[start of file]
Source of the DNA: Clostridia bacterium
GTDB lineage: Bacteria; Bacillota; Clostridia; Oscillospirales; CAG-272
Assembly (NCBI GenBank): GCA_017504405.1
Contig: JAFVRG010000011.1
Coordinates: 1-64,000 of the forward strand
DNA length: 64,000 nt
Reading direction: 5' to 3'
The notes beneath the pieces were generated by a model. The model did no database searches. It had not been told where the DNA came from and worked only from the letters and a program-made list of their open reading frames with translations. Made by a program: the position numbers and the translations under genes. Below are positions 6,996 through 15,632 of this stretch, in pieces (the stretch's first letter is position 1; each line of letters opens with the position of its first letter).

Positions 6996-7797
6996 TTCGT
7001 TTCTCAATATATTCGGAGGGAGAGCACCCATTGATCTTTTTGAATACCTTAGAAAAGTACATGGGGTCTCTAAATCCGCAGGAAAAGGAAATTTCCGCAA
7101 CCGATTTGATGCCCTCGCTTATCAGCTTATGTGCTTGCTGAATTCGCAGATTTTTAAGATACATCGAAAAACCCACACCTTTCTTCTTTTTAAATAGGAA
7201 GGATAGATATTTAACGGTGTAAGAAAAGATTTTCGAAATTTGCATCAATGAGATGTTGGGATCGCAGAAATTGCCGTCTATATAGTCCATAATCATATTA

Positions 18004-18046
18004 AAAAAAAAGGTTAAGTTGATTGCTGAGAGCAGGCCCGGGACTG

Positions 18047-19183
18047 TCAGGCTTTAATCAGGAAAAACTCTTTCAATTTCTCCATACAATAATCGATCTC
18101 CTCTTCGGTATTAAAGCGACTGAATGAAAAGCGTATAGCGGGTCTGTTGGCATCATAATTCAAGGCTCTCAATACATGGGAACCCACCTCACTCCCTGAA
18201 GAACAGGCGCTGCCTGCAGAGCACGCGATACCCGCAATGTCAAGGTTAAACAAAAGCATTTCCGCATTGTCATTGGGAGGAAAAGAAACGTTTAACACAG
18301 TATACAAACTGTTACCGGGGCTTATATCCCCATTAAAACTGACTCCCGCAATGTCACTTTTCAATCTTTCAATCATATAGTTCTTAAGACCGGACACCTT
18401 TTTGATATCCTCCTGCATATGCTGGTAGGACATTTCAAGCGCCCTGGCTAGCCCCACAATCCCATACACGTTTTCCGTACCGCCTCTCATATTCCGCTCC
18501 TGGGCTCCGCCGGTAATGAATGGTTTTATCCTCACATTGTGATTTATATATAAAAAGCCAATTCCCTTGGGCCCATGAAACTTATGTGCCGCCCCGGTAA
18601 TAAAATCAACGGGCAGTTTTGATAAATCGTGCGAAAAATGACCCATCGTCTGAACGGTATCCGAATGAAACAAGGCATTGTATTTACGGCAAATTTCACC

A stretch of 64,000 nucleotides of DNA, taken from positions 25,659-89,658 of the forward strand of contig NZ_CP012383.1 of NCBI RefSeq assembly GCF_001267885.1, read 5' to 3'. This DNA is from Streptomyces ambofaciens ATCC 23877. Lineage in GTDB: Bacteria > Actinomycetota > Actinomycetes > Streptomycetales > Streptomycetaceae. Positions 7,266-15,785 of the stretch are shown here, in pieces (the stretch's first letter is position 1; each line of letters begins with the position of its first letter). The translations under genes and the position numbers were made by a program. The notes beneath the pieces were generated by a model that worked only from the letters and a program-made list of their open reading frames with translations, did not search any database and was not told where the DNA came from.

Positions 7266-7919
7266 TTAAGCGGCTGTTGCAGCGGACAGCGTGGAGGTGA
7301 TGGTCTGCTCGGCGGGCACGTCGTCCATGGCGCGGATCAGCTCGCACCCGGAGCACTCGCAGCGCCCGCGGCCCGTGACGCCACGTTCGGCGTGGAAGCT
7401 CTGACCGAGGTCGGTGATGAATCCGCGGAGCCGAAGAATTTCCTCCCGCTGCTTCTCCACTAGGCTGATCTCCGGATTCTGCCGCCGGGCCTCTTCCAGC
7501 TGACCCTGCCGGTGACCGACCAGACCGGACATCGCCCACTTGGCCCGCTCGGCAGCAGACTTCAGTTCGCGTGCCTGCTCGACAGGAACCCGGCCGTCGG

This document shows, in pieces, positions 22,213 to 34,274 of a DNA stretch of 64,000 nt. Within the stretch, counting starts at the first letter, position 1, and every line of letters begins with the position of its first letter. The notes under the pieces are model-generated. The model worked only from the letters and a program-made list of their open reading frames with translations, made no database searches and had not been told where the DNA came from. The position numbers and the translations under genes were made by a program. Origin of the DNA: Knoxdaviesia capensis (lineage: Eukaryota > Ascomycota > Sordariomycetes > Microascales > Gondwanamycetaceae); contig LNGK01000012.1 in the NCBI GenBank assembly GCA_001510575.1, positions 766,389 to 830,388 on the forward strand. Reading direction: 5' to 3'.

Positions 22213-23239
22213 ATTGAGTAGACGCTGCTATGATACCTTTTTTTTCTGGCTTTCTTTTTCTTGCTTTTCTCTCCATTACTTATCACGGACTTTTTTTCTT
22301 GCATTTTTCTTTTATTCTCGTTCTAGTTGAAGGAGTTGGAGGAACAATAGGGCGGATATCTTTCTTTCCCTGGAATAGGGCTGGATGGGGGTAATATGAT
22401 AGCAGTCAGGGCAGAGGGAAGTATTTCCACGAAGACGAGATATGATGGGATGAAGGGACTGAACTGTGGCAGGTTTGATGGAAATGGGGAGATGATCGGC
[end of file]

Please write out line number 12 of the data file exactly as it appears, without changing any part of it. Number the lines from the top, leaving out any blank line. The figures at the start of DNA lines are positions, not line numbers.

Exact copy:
7101 CCGATTTGATGCCCTCGCTTATCAGCTTATGTGCTTGCTGAATTCGCAGATTTTTAAGATACATCGAAAAACCCACACCTTTCTTCTTTTTAAATAGGAA